She said a friend of hers, who was a brickmason, often told of how his father and grandfather worked on the Grotto. This man had died, but she said his sons were brickmasons and she was sure they would be able to offer many more details she might not remember.
His son, Nick, very willingly shared his family history. He explained that being a family of brickmasons, it was common practice to pass on stories while working. He had heard the history of his grandfather and great grandfather on a number of occasions. They were skilled stonemasons who came from the old country together. They were known as church masons and steeplejacks then. Their passage was paid by Judge Gary and had to be paid off as indentured servants.
When they arrived in Gary, Indiana, they were put to work in the steel mills. They soon found themselves taken advantage of and abused, so they escaped and headed South, stopping in South Bend along the way. While in South Bend, they worked on the Tippecanoe Place, Copshaholm, the house across from it, and St. Paul's Church. They were also hired as masons to help build the Notre Dame Grotto. Their names were Nick and Lod (Ladislaf) Kowalski.
He said his father told him that he was told by his father and grandfather that two or three people died while the Grotto was being built. The Grotto had collapsed a couple times before the problem was solved and there was a problem with a large stone in the back of the niche, though he didn't recall what it was. He also remembered something about the huge boulders being unsuccessfully held in place with timbers.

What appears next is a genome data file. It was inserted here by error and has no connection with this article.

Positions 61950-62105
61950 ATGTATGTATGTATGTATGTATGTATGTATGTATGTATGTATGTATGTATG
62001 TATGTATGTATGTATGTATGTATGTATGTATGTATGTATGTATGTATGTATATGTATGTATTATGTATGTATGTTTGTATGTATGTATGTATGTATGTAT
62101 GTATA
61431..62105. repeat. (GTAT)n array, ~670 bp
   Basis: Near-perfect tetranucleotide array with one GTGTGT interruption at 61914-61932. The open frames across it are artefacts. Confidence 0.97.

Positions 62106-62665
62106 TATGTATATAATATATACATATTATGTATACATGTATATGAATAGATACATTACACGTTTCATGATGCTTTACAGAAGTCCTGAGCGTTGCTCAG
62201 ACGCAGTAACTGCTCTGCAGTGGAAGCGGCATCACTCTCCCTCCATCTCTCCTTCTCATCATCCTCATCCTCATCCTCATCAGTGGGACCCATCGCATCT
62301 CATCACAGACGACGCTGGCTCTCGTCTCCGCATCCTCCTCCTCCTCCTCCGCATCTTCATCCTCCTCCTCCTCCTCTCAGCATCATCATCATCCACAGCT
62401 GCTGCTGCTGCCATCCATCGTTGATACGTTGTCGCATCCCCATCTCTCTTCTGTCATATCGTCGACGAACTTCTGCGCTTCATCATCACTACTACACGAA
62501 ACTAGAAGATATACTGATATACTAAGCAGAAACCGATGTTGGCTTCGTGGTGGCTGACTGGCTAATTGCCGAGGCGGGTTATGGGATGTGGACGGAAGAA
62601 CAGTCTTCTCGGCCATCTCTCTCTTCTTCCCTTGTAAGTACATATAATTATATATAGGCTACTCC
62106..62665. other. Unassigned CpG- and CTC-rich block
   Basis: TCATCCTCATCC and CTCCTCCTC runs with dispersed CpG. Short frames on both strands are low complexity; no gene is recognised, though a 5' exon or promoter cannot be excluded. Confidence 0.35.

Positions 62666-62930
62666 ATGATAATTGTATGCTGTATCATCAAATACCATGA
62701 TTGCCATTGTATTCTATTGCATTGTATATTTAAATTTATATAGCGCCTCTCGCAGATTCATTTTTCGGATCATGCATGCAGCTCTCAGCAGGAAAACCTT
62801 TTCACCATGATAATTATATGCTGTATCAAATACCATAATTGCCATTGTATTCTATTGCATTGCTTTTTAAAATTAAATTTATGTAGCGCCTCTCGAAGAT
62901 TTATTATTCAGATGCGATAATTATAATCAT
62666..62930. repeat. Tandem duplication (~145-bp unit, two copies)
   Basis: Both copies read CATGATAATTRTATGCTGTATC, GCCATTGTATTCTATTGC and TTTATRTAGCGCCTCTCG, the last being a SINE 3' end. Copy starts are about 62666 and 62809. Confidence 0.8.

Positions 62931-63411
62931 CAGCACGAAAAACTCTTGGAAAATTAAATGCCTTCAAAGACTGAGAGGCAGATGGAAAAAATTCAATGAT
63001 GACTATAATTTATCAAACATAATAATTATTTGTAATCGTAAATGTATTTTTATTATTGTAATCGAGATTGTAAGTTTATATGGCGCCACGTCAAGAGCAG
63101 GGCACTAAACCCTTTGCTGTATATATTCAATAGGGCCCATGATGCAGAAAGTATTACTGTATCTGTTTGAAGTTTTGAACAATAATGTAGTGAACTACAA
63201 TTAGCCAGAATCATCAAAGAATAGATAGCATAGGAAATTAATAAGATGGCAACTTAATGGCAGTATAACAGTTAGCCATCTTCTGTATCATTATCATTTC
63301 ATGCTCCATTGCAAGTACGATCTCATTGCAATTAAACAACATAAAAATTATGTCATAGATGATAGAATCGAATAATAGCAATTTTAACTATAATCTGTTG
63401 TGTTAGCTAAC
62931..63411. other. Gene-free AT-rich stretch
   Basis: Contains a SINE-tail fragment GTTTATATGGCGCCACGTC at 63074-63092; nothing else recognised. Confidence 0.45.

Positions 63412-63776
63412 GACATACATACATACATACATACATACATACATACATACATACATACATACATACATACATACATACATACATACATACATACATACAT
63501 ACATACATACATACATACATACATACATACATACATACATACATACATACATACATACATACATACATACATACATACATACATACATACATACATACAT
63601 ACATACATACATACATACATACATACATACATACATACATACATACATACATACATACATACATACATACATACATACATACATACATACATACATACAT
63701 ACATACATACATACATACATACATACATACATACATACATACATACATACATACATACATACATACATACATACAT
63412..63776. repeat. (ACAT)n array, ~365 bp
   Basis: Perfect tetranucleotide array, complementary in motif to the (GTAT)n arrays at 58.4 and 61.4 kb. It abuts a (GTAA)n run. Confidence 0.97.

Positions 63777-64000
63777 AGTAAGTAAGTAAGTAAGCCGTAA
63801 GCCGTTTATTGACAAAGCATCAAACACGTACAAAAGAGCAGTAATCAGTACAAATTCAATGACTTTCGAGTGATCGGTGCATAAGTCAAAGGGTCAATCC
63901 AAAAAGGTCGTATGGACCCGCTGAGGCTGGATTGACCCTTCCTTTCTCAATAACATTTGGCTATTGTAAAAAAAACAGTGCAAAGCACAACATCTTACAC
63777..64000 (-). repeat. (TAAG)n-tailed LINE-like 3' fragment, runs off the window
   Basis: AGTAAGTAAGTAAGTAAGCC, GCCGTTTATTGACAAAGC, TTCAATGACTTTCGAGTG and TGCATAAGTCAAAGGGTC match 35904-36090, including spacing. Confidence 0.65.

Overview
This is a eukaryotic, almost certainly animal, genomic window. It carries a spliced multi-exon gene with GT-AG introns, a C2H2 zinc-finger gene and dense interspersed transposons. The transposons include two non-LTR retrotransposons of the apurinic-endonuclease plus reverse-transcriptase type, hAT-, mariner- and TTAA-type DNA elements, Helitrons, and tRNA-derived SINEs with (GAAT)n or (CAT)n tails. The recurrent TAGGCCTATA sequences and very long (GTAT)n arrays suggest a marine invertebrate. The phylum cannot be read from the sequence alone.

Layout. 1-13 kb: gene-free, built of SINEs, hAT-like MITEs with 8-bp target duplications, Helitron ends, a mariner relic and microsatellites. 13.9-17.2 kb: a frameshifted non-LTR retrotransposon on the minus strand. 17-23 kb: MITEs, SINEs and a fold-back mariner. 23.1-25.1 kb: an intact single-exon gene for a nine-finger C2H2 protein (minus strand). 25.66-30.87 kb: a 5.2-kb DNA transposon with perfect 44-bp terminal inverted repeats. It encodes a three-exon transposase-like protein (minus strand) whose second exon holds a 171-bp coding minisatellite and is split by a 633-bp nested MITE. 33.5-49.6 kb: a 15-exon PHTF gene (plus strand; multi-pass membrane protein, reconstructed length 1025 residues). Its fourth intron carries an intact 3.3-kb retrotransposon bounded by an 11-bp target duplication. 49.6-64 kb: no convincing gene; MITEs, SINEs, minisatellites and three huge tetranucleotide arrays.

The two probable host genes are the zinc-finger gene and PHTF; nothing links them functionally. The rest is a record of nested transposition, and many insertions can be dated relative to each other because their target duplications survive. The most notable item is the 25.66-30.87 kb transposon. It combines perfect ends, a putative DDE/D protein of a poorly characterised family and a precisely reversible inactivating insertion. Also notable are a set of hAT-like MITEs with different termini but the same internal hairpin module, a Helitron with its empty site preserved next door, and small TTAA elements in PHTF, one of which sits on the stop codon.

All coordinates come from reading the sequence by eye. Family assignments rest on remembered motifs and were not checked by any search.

His remembrance confirmed another item Father Maguire mentioned in his 1953 letter of correction:
I do not know who the builder was but he had quite a problem when he came to the roof. Many said it could not be built of such rocks; it would collapse. Finally it was decided to try it anyway and a wooden form was constructed, the roof 'keyed.' From its appearance today the work was one hundred percent perfect.
The number of masons reputed to have worked on the Grotto was growing. John Gill, the contractor, and his mason Charles McCoy, were the only ones noted in the Grotto expense ledgers. The others were Boleslaus Luzny, and possibly his brother Frank, Victor Callicrate and his sons, Nick and Lod Kowalski, and Peter Kintz and his sons. Peter Kintz, a farmer, was the only one not listed as a mason.
John Gill must have hired extra men and paid them in cash, as was customary at that time. This would account for the additional names not being on record. The sons may have worked along with their fathers as laborers. This would not be an unusual number for a project that big and heavy. Manpower would have been needed, masons as well as laborers. Generally, one laborer works with two masons. In this case, the huge boulders might have required extra hands and horses. These extra hands might have been supplied by farmers, like Kintz and his sons, upon delivering their stone.